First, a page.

Mis à jour le lundi 11 décembre 2017
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Handling Failures

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Failure at work is a big taboo. Why? Because most of us are trained to fear failure at school. Failure is synonymous with bad work, it's something that should be avoided at all costs. No wonder kids don't raise their hand often in a classroom: they're afraid to look stupid.

Startups live in a very different world. If you want to succeed at OpenClassrooms, you should prepare yourself for multiple failures. You should even become addicted to failures. 😮

How failure is viewed at OpenClassrooms

A startup like OpenClassrooms experiments a lot. We live in such a dynamic and uncertain environment that, to offer the best service, we need to try a lot of stuff. And when we try something new, we should accept that we'll fail.

In fact, success usually comes after a series of try/fail cycles:

Try - Fail - Try - Fail - Try - ... - Success!
Try - Fail - Try - Fail - Try - ... - Success!

In order to succeed, you are likely to have to fail first.

If you never fail, you're probably not trying something very risky. That's probably ok and even recommended in most companies, but at OpenClassrooms it's the opposite: if you never fail, it could become suspicious. 😛

You won't be blamed if you fail. In fact, you will be appreciated a lot if you can say: "I tried this, it failed. Now I think it should work like this, I'm trying...".

Yes, we fail

Let's put you at ease right away: yes, we fail at OpenClassrooms. We've failed numerous times in the past, and we will fail in the future. Here are just a few examples:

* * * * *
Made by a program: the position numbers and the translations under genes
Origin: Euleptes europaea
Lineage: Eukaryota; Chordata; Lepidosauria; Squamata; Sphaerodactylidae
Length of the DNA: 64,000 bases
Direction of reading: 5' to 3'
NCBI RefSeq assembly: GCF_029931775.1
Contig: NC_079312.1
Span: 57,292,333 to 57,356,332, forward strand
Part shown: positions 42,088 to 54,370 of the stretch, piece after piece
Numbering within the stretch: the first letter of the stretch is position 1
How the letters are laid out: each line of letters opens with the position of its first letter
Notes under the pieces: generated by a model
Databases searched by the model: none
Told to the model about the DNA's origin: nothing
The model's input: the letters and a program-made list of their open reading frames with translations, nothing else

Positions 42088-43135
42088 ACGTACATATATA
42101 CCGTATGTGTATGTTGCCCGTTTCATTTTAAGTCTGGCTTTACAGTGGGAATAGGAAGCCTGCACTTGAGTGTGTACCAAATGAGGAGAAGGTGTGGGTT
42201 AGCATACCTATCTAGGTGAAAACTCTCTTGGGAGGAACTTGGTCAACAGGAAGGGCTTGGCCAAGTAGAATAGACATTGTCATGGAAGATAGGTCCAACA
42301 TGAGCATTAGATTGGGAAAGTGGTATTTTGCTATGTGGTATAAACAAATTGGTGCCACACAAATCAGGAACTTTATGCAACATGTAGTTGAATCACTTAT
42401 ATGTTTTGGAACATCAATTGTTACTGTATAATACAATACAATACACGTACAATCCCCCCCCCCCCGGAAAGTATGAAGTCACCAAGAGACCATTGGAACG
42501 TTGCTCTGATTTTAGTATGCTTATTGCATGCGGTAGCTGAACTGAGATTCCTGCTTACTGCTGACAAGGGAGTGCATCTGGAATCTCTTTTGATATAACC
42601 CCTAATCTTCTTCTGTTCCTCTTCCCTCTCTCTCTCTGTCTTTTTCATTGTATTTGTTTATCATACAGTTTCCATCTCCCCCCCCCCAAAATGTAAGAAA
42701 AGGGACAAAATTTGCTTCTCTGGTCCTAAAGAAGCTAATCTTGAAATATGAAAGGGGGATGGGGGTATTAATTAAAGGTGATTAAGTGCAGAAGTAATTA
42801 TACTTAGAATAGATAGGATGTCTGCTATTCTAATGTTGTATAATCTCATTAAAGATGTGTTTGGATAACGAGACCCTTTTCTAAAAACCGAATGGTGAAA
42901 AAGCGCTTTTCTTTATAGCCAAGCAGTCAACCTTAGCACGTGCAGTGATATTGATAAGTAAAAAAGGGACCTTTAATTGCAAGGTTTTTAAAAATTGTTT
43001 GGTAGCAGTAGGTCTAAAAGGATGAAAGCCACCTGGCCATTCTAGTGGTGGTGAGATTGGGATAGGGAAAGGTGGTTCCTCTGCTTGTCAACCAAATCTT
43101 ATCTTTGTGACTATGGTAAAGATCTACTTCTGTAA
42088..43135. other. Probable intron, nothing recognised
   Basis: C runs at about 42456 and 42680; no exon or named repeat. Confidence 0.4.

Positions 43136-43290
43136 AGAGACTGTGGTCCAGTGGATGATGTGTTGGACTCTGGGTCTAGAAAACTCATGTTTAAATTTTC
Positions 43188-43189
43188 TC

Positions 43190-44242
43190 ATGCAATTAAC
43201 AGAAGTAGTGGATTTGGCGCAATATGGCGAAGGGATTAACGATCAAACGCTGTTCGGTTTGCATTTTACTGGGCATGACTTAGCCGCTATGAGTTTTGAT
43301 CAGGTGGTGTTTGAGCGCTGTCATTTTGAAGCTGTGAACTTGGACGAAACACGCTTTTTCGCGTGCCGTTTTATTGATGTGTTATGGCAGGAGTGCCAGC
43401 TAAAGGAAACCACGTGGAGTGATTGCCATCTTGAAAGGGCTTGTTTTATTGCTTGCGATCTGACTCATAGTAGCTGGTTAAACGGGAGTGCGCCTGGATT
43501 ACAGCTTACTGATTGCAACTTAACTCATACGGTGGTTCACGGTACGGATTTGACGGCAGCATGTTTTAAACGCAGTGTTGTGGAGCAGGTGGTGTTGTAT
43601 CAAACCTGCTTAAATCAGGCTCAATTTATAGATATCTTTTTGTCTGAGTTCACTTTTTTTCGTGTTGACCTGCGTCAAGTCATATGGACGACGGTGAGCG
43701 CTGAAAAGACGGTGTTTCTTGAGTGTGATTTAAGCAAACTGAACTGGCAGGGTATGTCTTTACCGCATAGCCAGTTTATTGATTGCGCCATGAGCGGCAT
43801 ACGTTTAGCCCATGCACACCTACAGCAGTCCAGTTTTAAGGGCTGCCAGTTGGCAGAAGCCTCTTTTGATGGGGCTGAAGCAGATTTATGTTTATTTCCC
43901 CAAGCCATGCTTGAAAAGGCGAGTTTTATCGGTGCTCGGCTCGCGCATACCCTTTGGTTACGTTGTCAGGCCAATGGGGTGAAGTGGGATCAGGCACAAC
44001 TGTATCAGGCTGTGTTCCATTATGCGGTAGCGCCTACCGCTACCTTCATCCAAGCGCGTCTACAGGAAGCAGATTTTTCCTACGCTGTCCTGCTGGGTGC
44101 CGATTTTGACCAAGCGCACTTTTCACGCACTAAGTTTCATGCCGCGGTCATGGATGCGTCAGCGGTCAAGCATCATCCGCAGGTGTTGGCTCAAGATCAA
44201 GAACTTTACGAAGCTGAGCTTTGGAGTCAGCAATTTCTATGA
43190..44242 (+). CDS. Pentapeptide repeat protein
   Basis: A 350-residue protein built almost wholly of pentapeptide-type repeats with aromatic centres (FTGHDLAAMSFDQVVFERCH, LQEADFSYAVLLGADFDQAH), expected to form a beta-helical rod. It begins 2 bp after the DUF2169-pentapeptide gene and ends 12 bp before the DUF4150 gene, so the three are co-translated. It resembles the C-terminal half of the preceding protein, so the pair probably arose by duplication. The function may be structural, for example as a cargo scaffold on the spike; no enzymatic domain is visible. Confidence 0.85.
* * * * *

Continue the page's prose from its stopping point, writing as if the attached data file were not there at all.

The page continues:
• We once had a job board that we hoped to monetize. It took us some time to build it... just to discover that it was really hard to sell job space on our website. We sold around ~10-20 job offers, before shutting it down.

  • We tried to attract more premium users by creating bonus chapters for them at the end of courses. While a few people signed up for this reason, it was far from our objective. At the time it got us 80 Premium users over several months, instead of the 200 per month that we expected.

  • We had a temporary offer: "Buy 1 book, get a free month of Premium". We spent money to create promotional bookmarks and posters to display in bookstores... We only had 70 people sign up, while we sent out more than 1000 promotional codes. We still have a pile of those useless posters somewhere. 😁

  • We tried offering a promotional code for our users' birthdays. It earnt us 10 conversions a month, instead of the 50 we expected at the very least.

All these failures sucked, for sure, but they never put us in real danger because they were small trials. We try to accept failure quickly, to move on other things and try other stuff.
It's perfectly ok if your idea fails. Just try doing it in a way that won't put the company in danger. It should lead to a small failure: losing two weeks of work is ok, while losing six months is bad.

Here is a snapshot of that document:

We measured our ideas... more than 90% of them were failures
We measured our ideas... more than 90% of them were failures

What you should do

Here is a quick summary of what you should do:

  • Try new stuff often

  • Talk about your ideas to get other viewpoints

  • Set up an objective, and measure how it went a few weeks later (not months) to determine if it was a success or not

  • If you feel like you're onto something: keep trying! Refine your idea

  • If it's a dead end: drop your idea

Or, if you prefer charts:

How to try new ideas
How to try new ideas


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